Russell Croman Astrophotography  



Galaxy M82

About This Photograph

M82 is a spiral galaxy seen nearly edge-on from our vantage point. It is known as a "starburst galaxy" due to its very high rate of star formation, likely triggered by gravitational disturbance from nearby galaxy M82. It also has a dramatic bipolar outflow of ionized hydrogen gas, currently thought to be driven by supernova explosions happening at a prodigious rate within the galaxy – about one every 10 years on average.

This photograph combines nearly 175 hours of exposures through three different telescopes, with nearly 100 hours of that taken through a hydrogen-alpha filter to isolate and emphasize the bipolar outflow.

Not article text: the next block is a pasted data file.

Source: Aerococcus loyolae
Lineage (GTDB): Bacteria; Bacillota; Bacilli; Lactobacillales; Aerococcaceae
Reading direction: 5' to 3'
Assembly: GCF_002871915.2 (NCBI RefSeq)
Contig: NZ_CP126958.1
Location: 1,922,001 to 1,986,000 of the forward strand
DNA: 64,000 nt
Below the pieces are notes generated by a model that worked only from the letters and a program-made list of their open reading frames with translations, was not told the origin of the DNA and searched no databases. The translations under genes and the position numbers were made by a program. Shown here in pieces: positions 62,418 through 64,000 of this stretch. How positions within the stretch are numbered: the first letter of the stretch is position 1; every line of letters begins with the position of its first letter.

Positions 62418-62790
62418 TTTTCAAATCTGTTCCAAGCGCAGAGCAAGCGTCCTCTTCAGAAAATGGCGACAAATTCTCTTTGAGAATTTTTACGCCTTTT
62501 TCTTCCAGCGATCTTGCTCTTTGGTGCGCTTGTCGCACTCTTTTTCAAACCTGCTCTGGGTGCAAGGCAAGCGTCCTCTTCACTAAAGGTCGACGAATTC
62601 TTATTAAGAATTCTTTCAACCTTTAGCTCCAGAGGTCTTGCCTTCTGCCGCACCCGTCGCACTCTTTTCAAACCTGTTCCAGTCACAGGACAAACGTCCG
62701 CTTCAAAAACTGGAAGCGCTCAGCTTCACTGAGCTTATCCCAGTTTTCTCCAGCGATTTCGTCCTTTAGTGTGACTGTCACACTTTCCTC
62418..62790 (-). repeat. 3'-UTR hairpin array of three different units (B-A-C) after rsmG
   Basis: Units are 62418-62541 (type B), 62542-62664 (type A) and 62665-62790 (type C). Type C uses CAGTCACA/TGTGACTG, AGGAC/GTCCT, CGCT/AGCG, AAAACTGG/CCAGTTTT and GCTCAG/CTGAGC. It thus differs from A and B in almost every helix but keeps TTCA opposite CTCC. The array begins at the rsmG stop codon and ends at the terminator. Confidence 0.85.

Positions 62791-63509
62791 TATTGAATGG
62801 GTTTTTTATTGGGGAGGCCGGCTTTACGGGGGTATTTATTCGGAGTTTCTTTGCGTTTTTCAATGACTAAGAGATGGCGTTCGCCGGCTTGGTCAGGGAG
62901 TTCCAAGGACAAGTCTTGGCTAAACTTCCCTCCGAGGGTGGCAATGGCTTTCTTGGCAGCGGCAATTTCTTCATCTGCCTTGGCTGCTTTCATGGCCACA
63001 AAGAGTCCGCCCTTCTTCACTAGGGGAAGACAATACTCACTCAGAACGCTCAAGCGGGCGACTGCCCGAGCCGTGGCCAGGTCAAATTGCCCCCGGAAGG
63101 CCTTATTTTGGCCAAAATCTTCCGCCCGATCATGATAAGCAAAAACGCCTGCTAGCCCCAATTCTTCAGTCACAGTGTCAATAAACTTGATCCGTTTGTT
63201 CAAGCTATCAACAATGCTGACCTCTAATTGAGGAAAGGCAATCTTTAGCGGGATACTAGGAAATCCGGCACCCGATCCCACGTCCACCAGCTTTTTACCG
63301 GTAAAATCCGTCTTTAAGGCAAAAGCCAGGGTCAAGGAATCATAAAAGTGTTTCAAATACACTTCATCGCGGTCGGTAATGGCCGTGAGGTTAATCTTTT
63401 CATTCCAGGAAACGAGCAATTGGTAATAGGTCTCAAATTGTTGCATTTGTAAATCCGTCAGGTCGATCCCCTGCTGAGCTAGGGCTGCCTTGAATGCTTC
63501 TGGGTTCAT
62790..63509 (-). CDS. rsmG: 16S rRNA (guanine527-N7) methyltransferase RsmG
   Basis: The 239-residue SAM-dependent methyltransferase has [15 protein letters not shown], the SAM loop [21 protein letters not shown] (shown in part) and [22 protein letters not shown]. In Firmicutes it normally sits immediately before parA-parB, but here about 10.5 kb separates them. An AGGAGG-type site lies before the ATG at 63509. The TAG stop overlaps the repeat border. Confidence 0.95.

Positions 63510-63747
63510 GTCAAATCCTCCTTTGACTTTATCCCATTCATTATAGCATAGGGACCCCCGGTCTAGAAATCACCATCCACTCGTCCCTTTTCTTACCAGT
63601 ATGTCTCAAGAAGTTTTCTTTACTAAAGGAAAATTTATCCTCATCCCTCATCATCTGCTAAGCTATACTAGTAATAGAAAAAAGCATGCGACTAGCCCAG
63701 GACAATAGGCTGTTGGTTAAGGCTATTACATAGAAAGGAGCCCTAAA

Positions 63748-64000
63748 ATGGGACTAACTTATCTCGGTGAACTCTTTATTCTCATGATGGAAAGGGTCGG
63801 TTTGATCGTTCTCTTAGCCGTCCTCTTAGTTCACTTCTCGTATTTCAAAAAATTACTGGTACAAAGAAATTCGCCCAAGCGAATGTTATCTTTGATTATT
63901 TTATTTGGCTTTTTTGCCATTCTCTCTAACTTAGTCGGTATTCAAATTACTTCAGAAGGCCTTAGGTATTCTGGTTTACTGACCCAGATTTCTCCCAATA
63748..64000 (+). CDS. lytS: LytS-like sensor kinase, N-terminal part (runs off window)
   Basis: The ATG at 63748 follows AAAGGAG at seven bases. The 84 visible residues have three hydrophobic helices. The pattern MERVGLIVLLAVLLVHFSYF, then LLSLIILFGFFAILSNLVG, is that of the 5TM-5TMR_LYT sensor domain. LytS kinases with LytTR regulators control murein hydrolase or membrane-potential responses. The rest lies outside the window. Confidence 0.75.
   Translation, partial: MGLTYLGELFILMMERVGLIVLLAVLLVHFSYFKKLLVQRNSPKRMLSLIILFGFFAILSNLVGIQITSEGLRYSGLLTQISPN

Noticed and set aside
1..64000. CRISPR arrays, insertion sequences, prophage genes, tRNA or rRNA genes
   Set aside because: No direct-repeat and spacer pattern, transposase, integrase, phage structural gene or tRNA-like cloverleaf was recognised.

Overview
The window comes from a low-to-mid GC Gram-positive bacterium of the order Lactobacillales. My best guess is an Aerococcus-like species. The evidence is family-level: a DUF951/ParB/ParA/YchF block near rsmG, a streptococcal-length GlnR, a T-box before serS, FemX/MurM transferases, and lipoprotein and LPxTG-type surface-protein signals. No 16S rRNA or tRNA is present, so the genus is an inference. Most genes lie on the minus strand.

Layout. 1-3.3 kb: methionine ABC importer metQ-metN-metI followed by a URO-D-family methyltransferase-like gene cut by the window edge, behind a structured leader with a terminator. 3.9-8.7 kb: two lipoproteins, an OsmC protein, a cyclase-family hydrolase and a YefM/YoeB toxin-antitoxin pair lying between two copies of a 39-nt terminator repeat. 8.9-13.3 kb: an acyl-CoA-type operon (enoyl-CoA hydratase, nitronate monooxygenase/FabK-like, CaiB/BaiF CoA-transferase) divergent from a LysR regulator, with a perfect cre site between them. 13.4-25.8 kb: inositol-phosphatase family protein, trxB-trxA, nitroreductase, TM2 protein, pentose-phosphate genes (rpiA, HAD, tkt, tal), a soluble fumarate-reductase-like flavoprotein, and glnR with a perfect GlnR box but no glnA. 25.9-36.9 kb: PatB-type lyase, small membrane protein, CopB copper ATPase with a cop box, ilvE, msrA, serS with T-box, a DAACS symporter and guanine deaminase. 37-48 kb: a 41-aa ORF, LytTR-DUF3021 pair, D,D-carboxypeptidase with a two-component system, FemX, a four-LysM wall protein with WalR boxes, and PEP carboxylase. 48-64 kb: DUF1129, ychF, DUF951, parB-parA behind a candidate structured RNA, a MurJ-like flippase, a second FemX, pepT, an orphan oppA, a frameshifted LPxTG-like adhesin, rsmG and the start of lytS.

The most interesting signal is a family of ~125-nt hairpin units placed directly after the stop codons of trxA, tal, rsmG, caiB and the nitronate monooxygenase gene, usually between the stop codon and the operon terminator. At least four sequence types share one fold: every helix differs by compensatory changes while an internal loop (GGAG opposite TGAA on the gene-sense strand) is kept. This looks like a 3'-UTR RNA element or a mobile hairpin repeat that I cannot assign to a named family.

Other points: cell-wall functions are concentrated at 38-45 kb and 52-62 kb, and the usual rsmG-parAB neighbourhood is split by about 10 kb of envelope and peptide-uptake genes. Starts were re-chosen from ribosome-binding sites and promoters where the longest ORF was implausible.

Related Photographs

M81 Galaxy Group, Neutral Hydrogen, and Interstellar Dust
M81 Galaxy Group and Interstellar Dust
Chaotic Galaxy M82

Technical Details

Optics:PlaneWave 14" CDK, Takahashi FSQ-106 EDX4, RCOS 20" Ritchey-Chretien
Camera:QHY600M, STL-11000M
Mount:Paramount ME II, Paramount MX+, Paramount ME
Filters:Chroma RGB, 3nm H⍺
Dates/Times:6 January - 11 March 2021, January - February 2005
Location:RC-Astro North Observatory at New Mexico Skies
Exposure Details:RGB = 77.25 hours, H⍺ = 97.5 hours
Acquisition:MaximDL, ACP Expert
Processing:PixInsight, Photoshop